Beliefnet
Mark D. Roberts

Part 1 of series: Live Blogging Lent
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I expect that most of my readers are familiar with live blogging. It is, as one would expect from the name, a version of blogging, or putting up one’s “log” on the “web.” Live blogging involves putting up posts in the midst of some event, usually an event of significance. So, for example, the Wall Street Journal “live blogged” the opening ceremonies of the 2010 Winter Olympics, publishing minute-by-minute accounts of and observations about what was happening in Vancouver. There you find blog posts such as:

With 10 minutes to go, the crowd is getting lively. Camera flashes are going off across the stadium like twinkling stars.
Finally, we begin.
Enter the bureaucrats: IOC President Jacques Rogge and Canadian functionaries.
So far, the Australians get the biggest cheers. They have also purchased the majority of the beer here tonight.
The Georgian members are subdued, sad looking. No wonder.
Liechtenstein averages three Olympic athletes per square foot.
Roof blows off with the Canadian team’s entry. Crowd awakes from its torpor. It’s showtime.

Live blogging allows readers to feel as if they are present in an event. It allows for more spontaneity, humor, and authenticity than you’d find in an official television broadcast or newspaper story.
Beginning today, I want to live blog Lent. I want to offer some observations on Lent as I go through it. My hope is that these reflections might be of encouragement to you in your Lenten experience, or in your relationship with God in general.
There is a certain risk in doing what I propose to do here. Actually, there are several risks. Let me mention two of them.
The first risk that comes to mind is that which is well known to pastors. It’s the risk of diluting the authenticity of an experience of God by talking about it too much or too often. Preachers sometimes seem to turn all of life into a source of sermon illustrations. You wonder if their spiritual experiences are genuine, or are mostly meant to supply pulpit principles. I know what it’s like to have an unusually powerful experience of God and to think it the middle of it, “This will preach.” Somehow, that thought, however true it might be, diminishes the experience, turning my heart away from God and to my work.
Aware of the risk that live blogging Lent might inhibit my spiritual growth in Lent, I will not give hourly or daily reports of my experiences. Most of what happens with me in this season will be kept where it belongs, in the privacy of my relationship with God and those who are my closest partners in faith.
The second risk associated with live blogging Lent is the emptiness that comes from boasting. Let’s suppose, for example, that I choose to give up something for Lent, something that is costly to me. If I blog about this, I run the risk of bragging about my spiritual prowess. Such pretentiousness is obviously inconsistent with the spirit of Lent, not to mention Christian humility.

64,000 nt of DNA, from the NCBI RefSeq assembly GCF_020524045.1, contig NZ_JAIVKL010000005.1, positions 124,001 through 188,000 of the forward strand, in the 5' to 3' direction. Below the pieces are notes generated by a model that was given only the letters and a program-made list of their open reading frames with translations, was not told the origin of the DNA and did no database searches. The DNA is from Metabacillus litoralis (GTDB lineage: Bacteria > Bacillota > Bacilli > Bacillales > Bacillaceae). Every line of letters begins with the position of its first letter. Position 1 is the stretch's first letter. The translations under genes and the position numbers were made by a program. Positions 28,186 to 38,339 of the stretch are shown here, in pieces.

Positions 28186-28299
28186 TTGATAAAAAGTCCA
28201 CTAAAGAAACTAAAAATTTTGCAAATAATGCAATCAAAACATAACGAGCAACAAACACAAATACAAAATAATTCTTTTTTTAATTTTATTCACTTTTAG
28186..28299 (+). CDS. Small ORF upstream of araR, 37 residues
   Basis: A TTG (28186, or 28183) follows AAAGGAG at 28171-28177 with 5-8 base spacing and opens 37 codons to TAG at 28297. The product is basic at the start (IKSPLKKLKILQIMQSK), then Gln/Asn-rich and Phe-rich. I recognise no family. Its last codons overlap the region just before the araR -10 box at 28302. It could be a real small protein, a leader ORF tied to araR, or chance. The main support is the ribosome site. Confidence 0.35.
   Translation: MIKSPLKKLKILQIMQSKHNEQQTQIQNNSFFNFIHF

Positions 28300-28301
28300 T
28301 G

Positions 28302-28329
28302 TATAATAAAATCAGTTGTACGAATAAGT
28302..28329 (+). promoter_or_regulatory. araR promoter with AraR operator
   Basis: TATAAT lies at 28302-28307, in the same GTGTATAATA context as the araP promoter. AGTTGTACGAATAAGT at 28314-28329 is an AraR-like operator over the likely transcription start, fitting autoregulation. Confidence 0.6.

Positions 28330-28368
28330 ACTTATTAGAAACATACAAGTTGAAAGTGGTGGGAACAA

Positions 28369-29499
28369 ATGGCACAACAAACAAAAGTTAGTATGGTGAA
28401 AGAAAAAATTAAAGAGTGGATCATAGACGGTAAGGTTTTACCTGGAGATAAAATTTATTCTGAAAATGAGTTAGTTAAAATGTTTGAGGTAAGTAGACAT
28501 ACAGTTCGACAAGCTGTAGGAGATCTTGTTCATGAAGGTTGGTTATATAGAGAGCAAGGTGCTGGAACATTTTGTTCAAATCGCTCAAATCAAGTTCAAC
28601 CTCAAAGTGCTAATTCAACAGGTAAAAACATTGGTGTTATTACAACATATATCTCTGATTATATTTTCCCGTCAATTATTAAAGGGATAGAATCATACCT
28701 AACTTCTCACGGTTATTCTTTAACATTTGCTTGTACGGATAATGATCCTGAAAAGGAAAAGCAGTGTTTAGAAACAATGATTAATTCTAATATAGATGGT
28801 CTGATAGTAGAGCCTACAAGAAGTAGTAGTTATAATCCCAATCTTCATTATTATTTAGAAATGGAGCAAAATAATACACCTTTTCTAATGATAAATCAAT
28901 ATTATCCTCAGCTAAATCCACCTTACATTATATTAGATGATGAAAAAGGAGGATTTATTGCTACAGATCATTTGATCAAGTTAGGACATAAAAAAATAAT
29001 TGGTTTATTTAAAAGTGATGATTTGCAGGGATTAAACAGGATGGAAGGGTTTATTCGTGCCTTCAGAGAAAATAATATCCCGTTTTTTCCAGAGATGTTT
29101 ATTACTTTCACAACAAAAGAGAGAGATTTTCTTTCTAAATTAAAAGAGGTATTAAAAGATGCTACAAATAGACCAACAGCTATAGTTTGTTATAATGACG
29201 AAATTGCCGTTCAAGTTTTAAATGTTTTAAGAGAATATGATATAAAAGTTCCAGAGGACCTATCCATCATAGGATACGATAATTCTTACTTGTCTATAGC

But even if I don’t boast about my Lenten disciplines, I still run the risk of disobeying Jesus’ specific teaching on fasting (and, by implication, other disciplines). In the Sermon on the Mount he said,

“And when you fast, don’t make it obvious, as the hypocrites do, for they try to look miserable and disheveled so people will admire them for their fasting. I tell you the truth, that is the only reward they will ever get. But when you fast, comb your hair and wash your face. Then no one will notice that you are fasting, except your Father, who knows what you do in private. And your Father, who sees everything, will reward you.” (Matt 6:16-18)

So by speaking openly of my Lenten experiences, I run the risk of limiting their power to fulfill their purpose, which is helping me grow in relationship with God and preparing me for Easter.
Why, then, you might wonder, am I live blogging Lent? I’m doing it in the hope that I can be helpful to others. Speaking openly of my experiences, my struggles, my hopes, my fears might allow you to see yourself more clearly and truly.
This sort of authentic communication has a powerful precedent both in Scripture and tradition. It’s hard to imagine more honest sharing of spiritual experience than what we find throughout the Psalms. In the New Testament we glimpse the realities of faith in, for example, the story of Jesus in the Garden of Gethsemane (Mark 14:32-42) or Paul’s open confession of his spiritual challenges (2 Cor 1). Some of the most powerful Christian literature is the result of an author’s opening of his or her life of faith (and doubt). Augustine’s Confessions is the prime example.
In closing, I want to mention one further danger in live blogging Lent . . . making it about me. Ugh! If I spend my time in Lent thinking mostly about myself rather than God, then I’ll miss the point. We Christians, especially those of us in the postmodern, Western world, can get way too involved in ourselves: our thoughts, our actions, and especially our feelings. We can think, for example, that worship is mostly a matter of our emotions. So if I’m filling my Lent with wondering “How am I doing?” then the answer will surely be, “Quite poorly.” Much better questions for Lenten would include: “What is God doing in me? What is God saying to me? Who is God that he should be mindful of me? How can I give more of myself to God in this season, so that I might continue to live more thoroughly for him in the future? How is God pouring his grace into my life?”
Stay tuned for the next update in this series on live blogging Lent.

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